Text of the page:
David Hardie, director at oil and gas exploration company Hallador Energy Company, views current conditions as weak, rating them a mere 4/10, and business conditions a year from now even worse, at 3/10. He says inflation is at the core of his forecast, and I fear that trying to control it could be very difficult,” he says 

In a similar vein, Ari Papoulias, a director at manufacturer United Guardiansays “strong demand and [a] growth outlook of 6-8%, that will be somewhat limited by inflationary pressures, are behind his rating of 7/10 for future business conditions, down from his 8/10 rating of current conditions.  

Even directors who expect conditions to improve have inflation on their radar; it was the most cited driver of outlook in this May polling 

David Crean, director at Histogen, a clinical-stage therapeutics company, says he expects the business landscape to be a 9 out of 10 by this time next year, but he fears inflation and corporate tax policies will remain a concern. “Demand is strong; consumer confidence; M&A activity; dry powder on balance sheets looking to be deployed. On my radar are inflationary concerns and tax increases,” he says.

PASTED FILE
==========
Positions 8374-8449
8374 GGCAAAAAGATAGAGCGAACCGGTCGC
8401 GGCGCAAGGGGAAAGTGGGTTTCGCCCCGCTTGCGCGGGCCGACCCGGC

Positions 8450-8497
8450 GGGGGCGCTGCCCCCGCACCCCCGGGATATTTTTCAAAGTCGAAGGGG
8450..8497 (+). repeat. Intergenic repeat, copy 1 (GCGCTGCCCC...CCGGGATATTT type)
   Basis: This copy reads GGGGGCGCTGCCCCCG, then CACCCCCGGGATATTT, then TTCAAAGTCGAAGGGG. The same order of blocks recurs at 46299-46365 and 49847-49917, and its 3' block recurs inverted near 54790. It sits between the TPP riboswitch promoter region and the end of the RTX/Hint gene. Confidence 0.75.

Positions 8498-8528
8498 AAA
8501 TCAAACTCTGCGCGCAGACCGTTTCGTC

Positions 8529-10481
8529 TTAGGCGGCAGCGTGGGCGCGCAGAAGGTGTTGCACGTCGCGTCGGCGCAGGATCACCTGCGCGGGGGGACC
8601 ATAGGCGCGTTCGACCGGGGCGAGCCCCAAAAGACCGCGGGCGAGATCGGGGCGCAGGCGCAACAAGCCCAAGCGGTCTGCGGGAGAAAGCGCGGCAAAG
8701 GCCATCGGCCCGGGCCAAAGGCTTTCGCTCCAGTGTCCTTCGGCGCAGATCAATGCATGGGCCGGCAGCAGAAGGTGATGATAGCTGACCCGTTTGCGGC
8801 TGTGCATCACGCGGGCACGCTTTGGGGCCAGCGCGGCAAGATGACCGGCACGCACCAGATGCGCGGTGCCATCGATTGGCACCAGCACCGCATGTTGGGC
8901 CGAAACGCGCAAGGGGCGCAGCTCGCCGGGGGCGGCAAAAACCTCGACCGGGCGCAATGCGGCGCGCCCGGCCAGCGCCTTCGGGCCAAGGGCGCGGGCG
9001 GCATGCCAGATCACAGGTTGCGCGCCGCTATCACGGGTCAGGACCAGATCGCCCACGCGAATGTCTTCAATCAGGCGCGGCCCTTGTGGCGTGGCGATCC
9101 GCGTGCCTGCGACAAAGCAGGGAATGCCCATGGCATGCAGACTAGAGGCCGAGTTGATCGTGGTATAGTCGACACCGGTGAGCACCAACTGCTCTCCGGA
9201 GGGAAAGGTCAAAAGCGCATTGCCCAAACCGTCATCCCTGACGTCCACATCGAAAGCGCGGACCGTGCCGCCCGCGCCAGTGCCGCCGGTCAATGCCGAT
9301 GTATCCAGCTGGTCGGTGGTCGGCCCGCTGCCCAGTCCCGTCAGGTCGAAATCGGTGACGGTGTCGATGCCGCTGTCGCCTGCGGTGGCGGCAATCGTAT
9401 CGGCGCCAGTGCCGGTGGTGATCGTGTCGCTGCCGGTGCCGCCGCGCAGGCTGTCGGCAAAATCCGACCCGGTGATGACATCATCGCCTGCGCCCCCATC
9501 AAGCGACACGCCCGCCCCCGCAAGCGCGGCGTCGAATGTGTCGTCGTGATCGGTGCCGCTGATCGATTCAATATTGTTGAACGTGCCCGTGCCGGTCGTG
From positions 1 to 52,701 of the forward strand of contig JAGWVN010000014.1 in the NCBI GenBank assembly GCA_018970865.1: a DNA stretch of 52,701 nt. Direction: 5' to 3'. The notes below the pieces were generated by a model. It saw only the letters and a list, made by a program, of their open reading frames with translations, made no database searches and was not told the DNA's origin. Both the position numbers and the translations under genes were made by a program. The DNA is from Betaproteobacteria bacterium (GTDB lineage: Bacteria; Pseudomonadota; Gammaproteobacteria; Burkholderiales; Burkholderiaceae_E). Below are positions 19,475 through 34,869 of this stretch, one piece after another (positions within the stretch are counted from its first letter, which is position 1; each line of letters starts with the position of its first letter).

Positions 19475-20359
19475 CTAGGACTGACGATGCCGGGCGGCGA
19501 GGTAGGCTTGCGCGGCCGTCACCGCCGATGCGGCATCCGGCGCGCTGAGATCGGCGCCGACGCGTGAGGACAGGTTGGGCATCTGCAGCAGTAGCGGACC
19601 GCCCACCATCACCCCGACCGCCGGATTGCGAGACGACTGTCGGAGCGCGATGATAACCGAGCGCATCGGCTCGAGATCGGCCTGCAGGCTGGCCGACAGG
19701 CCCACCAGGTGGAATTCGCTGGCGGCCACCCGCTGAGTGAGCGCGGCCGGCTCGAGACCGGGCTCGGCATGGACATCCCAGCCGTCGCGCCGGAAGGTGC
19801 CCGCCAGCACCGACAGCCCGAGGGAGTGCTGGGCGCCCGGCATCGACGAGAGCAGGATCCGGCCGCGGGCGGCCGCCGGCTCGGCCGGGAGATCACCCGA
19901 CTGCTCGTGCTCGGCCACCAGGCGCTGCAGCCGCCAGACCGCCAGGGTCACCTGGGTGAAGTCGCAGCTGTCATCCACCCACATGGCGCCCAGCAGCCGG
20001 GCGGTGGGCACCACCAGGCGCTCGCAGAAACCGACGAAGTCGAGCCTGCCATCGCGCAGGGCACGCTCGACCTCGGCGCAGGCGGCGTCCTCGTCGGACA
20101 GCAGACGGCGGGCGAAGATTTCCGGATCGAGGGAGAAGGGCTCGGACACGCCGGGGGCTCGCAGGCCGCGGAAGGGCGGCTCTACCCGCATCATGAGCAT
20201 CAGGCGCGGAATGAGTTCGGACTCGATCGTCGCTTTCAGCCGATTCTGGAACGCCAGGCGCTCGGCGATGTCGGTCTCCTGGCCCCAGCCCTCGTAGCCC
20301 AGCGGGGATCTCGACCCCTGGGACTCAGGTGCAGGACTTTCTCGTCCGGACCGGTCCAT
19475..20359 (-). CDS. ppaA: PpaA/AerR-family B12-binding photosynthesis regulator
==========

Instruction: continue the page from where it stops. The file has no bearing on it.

The Year Ahead 

Along the fall in overall optimism, fewer directors in May are predicting increases in profits and revenues over the next 12 months. The dip, however, is slight, with those forecasting increases in profits and revenues down only 1 and 3 percent respectively, mostly on the anticipation of corporate tax increases and, once again, inflation. 

By contrast80 and 88 percent of CEOpolled in May forecasted increases in both revenue and profits, respectively. In fact, the proportion of those predicting increases in revenues leaped 6 percent this month from 83 percent in April. 

The proportion of directors forecasting increases in capital expenditures also dropped this month, down to 60 percent from 64 percent the month priorin line with CEOs’ forecasts 

A Sector View